The ongoing digital transformation continues to generate a steady demand for workers with increasingly sophisticated digital skills. This process is multi-dimensional and workers with these highly specialized skills are very much sought after. The European Union Commission estimates that there could be a shortage of around 800,000 information and communications technology (ICT) specialists in the EU by 2020. A third dimension is the fact that there is a growing need to reskill the existing workforce, especially in light of the Fourth Industrial Revolution and the incorporation of the Internet of Things (IoT) and cyber-physical systems into the industrial production process. The “smart factory” also opens up new possibilities of individualized and efficient customer care and smoother communication with suppliers in the supply chain logistics. This is based on cloud-based platforms and artificial intelligence.
According to the Jacques Delors Institue in Berlin, digital skills in general are now needed in almost all types of work. In this recent contribution to the debate on the European Union the Institute has targeted the societal changes being driven these broad changes. To address the European continent-wide impact of digital transformation, this think thank is proposing a Europe-wide strategy to reskill workers for the requirements of connected production.
The core mission of the Jacques Delors Institute is to produce analyses and policy proposals targeting European decision-makers and the wider public. The work of the Jacques Delors Institute is inspired by the action and ideas of Jacques Delors, and organized around three axes:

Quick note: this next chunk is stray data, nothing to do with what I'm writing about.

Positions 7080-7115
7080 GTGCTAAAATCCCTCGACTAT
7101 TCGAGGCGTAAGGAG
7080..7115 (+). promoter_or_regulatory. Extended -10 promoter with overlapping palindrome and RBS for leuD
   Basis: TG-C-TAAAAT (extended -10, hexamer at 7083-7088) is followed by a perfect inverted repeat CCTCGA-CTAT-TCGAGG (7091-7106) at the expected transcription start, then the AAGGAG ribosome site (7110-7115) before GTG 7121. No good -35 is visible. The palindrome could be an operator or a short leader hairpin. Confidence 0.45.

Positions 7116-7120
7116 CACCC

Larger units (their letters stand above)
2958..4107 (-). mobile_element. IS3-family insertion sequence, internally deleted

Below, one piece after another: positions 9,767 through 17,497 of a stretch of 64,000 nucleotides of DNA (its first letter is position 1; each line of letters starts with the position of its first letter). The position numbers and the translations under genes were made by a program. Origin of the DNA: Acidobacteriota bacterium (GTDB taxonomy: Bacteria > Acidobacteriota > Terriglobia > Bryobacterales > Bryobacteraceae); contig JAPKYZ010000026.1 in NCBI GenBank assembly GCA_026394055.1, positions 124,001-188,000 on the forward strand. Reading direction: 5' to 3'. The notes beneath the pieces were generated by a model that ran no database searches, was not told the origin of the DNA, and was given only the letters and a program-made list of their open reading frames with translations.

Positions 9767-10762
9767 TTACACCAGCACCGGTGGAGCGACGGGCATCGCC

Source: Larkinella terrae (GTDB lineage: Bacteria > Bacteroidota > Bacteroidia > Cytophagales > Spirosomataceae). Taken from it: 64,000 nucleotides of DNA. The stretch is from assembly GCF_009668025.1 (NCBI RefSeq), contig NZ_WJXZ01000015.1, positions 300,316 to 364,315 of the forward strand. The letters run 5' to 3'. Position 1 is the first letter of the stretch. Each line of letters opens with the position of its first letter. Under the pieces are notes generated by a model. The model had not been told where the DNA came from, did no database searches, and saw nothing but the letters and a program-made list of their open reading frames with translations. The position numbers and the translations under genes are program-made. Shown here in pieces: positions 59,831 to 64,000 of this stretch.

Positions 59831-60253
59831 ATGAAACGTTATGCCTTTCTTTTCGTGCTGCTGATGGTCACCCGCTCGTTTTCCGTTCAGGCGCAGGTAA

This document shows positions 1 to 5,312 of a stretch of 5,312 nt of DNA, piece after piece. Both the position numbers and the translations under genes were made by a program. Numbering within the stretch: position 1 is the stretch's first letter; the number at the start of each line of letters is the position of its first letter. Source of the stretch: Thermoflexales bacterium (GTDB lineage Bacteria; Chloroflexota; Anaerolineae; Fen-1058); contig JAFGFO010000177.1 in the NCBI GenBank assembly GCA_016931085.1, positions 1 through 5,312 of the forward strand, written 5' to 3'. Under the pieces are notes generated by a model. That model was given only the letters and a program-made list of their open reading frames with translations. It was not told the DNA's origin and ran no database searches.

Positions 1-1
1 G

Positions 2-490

- "European Union and citizens", which covers questions of policy, institutions and civil society, focusing in particular on the themes of participatory democracy, European institutions, European political parties and European identity.
- "Competition, cooperation, solidarity", covering economic, social and regional issues with a specific focus on the European budget, intra-EU solidarity, agriculture, cohesion policy, economic governance, and energy policy.
- "European external action", bringing together work with an international dimension, including EU-US relations, EU relations with neighbors, and extra-EU regional integration.
These changes are, in essence, combining platform-based communication with cloud computing, improved sensor technology and the application of sophisticated algorithms to large and unstructured pools of data generated by these sensors. This combination makes it possible to link up an almost infinite number of interconnected physical objects. One of the main economic impacts of this is seen